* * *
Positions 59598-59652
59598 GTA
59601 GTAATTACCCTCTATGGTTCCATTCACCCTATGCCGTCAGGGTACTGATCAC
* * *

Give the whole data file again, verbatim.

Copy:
Positions 59598-59652
59598 GTA
59601 GTAATTACCCTCTATGGTTCCATTCACCCTATGCCGTCAGGGTACTGATCAC